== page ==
It's hard to reduce legendary band Split Enz down to a single sound or image. Soon after forming in 1973, they began dressing like oddball circus performers, and their music straddled folk, vaudeville and art rock. Later the songs got shorter, poppier and — some say —better, and the visuals were toned down...but you could never accuse the Enz of looking biege. With Split Enz co-founder Tim Finn turning 65 in June 2017, this collection looks back at one of Aotearoa's most successful and eclectic bands. Writer Michael Higgins unravels the evolution of the Enz here.
To mark its first 25 years, TVNZ commissioned independent producer Ian Mackersey to chronicle a day in its life as the national broadcaster. Coverage is split between the often extreme lengths (and heights) gone to by technicians maintaining coverage, and the work of programme makers — including the casts and crews of McPhail and Gadsby and Country GP. The real drama is in the news studio during the 6.30 bulletin (with light relief from the switchboard) in this intriguing glance back at a pre-digital, two channel TV age during the infancy of computers.
This late 80s game show features couples attempting to build time credits by answering a series of questions. The prices include household appliances and a holiday to “exotic Tahiti”. Hosted by Paul Henry — in his TV debut — Every Second's’ gentle pace is decades removed from the accelerating insistency of Who Wants to be a Millionaire or Weakest Link. Henry fronts with more groaning Granddad jokes than the PC-baiting cheek he’d later become famous for, but early warning signs are there, disguised in a formidable 80s suit and white loafers.
Broadcaster Ian Johnstone was an intrepid explorer for TVNZ's 80s Beginner's Guide documentary series; the series embedded personal guides to lift the veil on everything from marae protocol to the Freemasons. This edition sees a crime (embezzlement of TVNZ money) pinned to 47-year-old Johnstone by the CIB and so begins his (fictional) experience of judicial process and imprisonment. A humbled Johnstone aims to convey what life behind bars is like, and bust some myths en route, from "they only serve half their time don’t they?" to "it's like a four star hotel".
This teleplay from writer Greg McGee is a satire of prejudice and the market economy set in the grey, divisive atmosphere of early 1980s New Zealand. Kate Harcourt plays the proprietor of Dot's Terminal Cafe, a cantankerous spinster who rails against 'bludgers' and 'foreigners'. One rain-soaked Wellington night, her lumpen clientele decide to stage a small but telling uprising — with the help of a dead mouse. It screened in early 1982, following the breakout success of McGee’s confrontational take on Kiwi conformity: rugby player losing-his-religion play Foreskin’s Lament.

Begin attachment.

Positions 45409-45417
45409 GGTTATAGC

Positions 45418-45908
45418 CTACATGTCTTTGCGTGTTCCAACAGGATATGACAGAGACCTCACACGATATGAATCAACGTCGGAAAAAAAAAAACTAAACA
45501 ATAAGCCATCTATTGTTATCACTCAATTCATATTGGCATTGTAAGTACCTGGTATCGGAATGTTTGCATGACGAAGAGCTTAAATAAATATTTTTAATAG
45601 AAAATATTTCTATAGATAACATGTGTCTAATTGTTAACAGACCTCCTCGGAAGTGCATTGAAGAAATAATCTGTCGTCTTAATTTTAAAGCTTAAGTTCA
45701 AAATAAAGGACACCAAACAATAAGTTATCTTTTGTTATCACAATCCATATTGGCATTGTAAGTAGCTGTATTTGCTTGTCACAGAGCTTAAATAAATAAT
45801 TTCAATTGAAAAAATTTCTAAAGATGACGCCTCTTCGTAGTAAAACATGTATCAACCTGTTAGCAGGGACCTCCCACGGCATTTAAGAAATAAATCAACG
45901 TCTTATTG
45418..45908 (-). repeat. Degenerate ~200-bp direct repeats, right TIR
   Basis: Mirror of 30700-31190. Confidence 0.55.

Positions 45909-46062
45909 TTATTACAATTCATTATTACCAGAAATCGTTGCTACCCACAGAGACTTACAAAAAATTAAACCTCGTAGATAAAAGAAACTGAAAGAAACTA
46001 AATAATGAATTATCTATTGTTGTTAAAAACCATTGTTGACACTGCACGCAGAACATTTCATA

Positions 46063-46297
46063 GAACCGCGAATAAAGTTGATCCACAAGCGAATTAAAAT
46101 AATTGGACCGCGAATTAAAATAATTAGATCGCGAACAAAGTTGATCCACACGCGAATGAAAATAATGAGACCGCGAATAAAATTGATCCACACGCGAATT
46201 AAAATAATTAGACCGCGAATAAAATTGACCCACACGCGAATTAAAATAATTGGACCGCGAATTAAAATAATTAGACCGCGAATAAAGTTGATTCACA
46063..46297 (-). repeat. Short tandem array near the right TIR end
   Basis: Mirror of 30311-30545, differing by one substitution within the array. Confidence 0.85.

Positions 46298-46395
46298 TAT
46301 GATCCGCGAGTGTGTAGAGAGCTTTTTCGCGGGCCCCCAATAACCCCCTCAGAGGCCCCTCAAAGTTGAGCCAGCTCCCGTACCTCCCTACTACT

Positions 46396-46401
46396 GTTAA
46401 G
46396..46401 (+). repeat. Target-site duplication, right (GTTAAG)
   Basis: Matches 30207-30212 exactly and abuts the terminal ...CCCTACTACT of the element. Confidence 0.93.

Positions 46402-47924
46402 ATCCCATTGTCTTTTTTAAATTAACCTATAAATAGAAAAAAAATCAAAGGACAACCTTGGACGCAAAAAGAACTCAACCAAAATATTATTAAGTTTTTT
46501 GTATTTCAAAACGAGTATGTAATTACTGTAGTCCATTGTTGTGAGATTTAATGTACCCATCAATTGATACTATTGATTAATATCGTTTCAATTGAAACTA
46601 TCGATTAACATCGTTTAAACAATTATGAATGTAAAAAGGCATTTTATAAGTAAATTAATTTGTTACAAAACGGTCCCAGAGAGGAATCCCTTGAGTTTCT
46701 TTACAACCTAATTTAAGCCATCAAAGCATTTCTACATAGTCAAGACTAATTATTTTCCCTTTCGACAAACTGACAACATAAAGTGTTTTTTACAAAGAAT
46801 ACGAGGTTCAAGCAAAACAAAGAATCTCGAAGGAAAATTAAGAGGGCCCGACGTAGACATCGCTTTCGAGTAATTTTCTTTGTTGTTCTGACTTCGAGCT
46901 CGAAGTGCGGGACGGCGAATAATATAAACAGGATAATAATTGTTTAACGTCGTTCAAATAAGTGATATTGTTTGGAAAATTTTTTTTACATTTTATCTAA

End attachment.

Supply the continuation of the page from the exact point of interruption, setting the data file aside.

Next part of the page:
Ten years on from the tumultuous 1984 General Election, this award-winning TVNZ current affairs doco examines the financial and constitutional crisis that resulted from Robert Muldoon’s initial refusal to yield power. Reporter Richard Harman, who conducted pivotal interviews at the time, talks to key players to piece together the events of five remarkable days. They also saw the opening salvoes between David Lange and US Secretary of State George Shultz over nuclear ship visits, and foreshadowed Roger Douglas’ controversial remaking of the NZ economy.
80s show Close Up had a similar brief to earlier current affairs show Compass: to present mini-documentaries on topical local issues. Stories in the primetime hour-long slot were wide-ranging, from hard news to human interest pieces, including a profile of 25-year-old foreign exchange dealer, future-Prime Minister, John Key. The show won Feltex Awards for most of the years that it was on air. Close Up is not related to the post-nightly news show of the same name, which was hosted by Mark Sainsbury until 2012.
This posthumous series — produced by Ginette McDonald — collects segments from Billy T’s long running skit based comedy series. Some of his most cherished creations are here: the giggling Te News newsreader, Cuzzy in his black shorts, and the chief bemused by Captain Cook. Support comes from a seasoned cast including Peter Rowley, David Telford and Roy Billing (with cameos from Bob Jones and Barry Crump). Some of these skits are essentially elaborate setups for one line jokes but Billy T’s infectious warmth and good humour inevitably carry the day.
Open House revolved around the ups and downs of a drop-in house run by Tony Van Der Berg (Frank Whitten, later Outrageous Fortune's Grandpa Ted). In this first episode there's money trouble, court trouble, domestics, a pregnant teenager and an abandoned baby ... but there's community spirit aplenty as the house's whānau prepares for its first birthday celebration, complete with Scottish brass band and Samoan drums. Tony's first lines to a raving old man on Petone Beach? "Good onya mate!". Features author Emily Perkins as Tony's idealistic stepdaughter.
In 1983, Split Enz, NZ's most successful rock group to date, celebrated 10 years together. TVNZ's flagship arts show Kaleidoscope marked the occasion by following the band on their 'Enz of an Era' tour as they reunited with former members (including Mike Chunn) for a concert at Auckland's His Majesty's Theatre (where they first made a major impact) and played the Sweetwaters Festival. Members talk frankly to reporter Ian Fraser about a decade of highs and lows, and there's priceless Dylan Taite-filmed tomfoolery from the band's early days in England.